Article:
Why You Should Start Adding Sprite To Your Cut Flowers

Why You Should Start Adding Sprite To Your Cut Flowers

Why You Should Start Adding Sprite To Your Cut Flowers


Whether you spend your hard-earned pay on cut flowers or grow them in your own garden, finding a way to make those blooms last as long as possible ends up being everyone’s goal. Some flower bouquets come with pre-packaged preservative mixes, and there are a few other additives you may have heard about for making arrangements last longer. What does Instagram influencer Farah Merhi add to cut flower vases? She uses water — but also adds about ¼ cup of canned Sprite to keep her plants fresh longer.

Yes, by using a mixture of citrusy soda and water, you can add life to all the fresh flower arrangements brightening up your home. As it turns out, the mixture of Sprite and water isn’t so different than what comes in those little packets of preservatives from the florist, according to Scientific American. Even if you don’t drink lemon-lime soda like Sprite, this is a good reason to keep it on hand since the sugar and acid in it are key ingredients when it comes to making cut blooms last.

How Sprite works to keep flowers fresher

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A post shared by Farah Merhi (@farahjmerhi)

Whether you use Sprite, 7-Up, or another clear citrusy soft drink as a flower-water additive, don’t opt for diet or zero sugar versions. The sugar in beverages like these is the key to keeping flowers fresh since it subs for food they can no longer glean from soil after they are cut. And as you might suspect given the lemon-lime flavor, they also contain citric acid. Because the soda changes the pH of your flower water to make it a bit acidic, it also encourages freshening water to reach the blooms more quickly and keeps them perkier.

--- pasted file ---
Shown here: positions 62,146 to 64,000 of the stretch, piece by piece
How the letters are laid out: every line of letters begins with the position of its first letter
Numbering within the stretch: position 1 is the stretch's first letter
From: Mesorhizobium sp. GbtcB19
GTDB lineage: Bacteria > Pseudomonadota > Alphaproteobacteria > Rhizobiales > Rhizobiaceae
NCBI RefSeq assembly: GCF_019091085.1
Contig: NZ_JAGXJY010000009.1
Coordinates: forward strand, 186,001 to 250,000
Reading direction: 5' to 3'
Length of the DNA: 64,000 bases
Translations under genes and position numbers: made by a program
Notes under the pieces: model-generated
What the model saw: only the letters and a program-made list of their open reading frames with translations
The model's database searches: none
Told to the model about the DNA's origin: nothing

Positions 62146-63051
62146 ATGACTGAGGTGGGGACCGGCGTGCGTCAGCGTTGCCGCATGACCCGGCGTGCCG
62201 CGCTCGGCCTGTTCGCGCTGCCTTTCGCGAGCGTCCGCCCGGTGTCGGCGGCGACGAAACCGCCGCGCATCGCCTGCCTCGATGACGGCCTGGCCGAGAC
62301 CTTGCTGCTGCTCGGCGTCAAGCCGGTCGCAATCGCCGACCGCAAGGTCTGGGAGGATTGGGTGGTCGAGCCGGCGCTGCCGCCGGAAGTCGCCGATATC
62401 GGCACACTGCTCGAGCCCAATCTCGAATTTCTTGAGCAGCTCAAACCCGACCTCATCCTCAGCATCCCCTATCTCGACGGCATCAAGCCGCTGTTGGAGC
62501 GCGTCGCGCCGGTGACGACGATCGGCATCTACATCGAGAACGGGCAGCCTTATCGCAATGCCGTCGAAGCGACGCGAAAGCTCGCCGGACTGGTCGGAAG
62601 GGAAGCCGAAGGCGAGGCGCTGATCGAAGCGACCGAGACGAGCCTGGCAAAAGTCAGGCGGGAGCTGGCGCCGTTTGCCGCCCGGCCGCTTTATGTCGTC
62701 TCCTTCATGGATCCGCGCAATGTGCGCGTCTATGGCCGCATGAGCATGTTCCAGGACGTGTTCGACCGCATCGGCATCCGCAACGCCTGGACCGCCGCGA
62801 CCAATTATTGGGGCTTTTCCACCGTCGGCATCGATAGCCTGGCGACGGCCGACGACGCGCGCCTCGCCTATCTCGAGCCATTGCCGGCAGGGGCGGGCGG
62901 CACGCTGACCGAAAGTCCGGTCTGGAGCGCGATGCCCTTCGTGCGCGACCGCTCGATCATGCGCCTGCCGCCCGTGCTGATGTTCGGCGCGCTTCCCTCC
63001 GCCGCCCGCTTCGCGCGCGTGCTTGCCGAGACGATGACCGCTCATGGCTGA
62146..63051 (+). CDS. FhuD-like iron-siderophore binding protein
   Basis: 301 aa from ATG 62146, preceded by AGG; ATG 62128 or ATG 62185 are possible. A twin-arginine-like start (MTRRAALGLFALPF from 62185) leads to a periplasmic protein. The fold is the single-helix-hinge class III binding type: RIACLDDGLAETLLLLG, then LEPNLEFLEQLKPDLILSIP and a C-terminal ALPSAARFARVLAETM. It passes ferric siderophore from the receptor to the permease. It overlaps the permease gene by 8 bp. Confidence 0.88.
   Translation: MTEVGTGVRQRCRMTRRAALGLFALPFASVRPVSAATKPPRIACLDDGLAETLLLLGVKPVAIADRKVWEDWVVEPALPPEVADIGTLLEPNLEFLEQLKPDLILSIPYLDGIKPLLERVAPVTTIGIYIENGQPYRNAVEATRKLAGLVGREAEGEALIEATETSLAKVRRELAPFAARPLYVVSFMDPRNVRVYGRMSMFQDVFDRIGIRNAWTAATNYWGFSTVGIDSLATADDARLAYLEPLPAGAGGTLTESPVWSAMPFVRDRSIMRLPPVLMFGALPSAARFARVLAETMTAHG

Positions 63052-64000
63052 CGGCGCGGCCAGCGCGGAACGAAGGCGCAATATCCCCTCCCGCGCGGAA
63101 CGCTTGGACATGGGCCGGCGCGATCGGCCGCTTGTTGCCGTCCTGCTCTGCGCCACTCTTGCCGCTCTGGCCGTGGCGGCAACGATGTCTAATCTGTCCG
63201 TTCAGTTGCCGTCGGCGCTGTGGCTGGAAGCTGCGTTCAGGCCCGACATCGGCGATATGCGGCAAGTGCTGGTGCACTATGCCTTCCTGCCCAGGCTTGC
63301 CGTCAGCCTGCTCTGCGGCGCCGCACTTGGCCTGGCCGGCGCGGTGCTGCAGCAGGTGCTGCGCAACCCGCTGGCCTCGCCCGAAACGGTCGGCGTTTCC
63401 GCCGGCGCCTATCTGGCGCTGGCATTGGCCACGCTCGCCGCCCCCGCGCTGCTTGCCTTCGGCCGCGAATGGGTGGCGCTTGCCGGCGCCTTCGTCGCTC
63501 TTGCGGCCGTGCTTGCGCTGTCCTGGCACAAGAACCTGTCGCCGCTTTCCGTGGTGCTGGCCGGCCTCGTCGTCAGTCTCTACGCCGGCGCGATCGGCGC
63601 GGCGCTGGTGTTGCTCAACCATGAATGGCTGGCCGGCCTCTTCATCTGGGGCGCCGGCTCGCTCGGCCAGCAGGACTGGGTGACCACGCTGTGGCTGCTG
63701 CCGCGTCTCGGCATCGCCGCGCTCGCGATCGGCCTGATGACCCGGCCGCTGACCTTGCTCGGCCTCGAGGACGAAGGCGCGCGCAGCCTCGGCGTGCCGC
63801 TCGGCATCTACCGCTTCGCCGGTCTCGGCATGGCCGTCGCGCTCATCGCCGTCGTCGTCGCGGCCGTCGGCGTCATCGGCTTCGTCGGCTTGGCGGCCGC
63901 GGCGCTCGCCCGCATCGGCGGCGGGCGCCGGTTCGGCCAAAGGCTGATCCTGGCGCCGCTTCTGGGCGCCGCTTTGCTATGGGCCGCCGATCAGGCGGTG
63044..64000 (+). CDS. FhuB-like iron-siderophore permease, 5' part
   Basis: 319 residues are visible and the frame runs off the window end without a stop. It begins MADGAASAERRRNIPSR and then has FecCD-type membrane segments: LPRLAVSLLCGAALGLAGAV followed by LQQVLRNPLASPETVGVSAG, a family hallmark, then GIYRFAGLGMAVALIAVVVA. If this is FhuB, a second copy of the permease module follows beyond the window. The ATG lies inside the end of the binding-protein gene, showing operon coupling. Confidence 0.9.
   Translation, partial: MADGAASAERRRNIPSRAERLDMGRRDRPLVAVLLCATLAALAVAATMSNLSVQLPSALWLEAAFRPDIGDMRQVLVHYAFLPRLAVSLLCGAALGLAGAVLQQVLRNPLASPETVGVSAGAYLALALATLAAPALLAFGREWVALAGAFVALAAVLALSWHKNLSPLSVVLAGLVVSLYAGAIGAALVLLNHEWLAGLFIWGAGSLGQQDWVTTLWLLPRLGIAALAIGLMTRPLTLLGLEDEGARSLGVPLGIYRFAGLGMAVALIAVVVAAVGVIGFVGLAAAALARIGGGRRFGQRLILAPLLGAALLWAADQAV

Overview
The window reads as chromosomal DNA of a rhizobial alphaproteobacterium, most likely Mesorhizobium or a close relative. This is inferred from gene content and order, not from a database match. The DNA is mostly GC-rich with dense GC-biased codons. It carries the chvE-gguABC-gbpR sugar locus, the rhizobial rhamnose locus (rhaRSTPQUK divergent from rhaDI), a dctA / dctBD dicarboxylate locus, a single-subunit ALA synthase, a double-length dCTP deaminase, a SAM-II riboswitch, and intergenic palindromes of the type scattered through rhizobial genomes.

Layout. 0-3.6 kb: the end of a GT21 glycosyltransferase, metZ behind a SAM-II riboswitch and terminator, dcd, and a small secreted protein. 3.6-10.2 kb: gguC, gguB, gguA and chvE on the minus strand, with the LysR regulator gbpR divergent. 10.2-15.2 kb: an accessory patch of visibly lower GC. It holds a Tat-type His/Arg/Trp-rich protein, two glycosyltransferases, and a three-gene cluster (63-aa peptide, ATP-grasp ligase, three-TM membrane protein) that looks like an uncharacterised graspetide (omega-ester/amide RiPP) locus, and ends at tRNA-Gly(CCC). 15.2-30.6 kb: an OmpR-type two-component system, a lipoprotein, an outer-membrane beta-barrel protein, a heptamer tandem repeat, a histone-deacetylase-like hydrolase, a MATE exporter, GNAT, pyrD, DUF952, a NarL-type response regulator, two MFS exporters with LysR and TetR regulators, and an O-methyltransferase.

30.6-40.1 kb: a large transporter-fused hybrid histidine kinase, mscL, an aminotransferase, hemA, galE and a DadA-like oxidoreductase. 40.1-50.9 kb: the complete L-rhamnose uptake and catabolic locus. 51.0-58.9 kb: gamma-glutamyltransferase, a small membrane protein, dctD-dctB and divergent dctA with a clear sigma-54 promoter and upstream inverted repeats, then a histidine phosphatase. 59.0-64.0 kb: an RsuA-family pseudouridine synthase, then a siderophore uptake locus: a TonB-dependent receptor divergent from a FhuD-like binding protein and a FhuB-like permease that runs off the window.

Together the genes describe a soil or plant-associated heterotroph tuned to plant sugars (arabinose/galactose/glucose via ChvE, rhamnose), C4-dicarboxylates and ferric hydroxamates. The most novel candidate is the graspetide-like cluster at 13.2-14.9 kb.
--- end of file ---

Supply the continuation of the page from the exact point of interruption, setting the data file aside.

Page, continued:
One unfavorable part of using sugary citrus-flavored soda mixed with water for fresh flowers is that it encourages bacteria to grow in your vase. What can you do about that? Add a few drops of bleach to the mixture, according to Susan Han, associate professor of postharvest physiology at the University of Massachusetts Amherst. She also suggests a mix of 3 parts water to 1 part soda for the basic flower-preserving recipe. With the right mix of ingredients and a little extra care, you too can keep your cut flowers fresher than ever before.

✿ Read More About Flowers.

Dr Heidi Parkes

By Dr Heidi Parkes

Senior Information Extension Officer QLD Dept of Agriculture & Fisheries.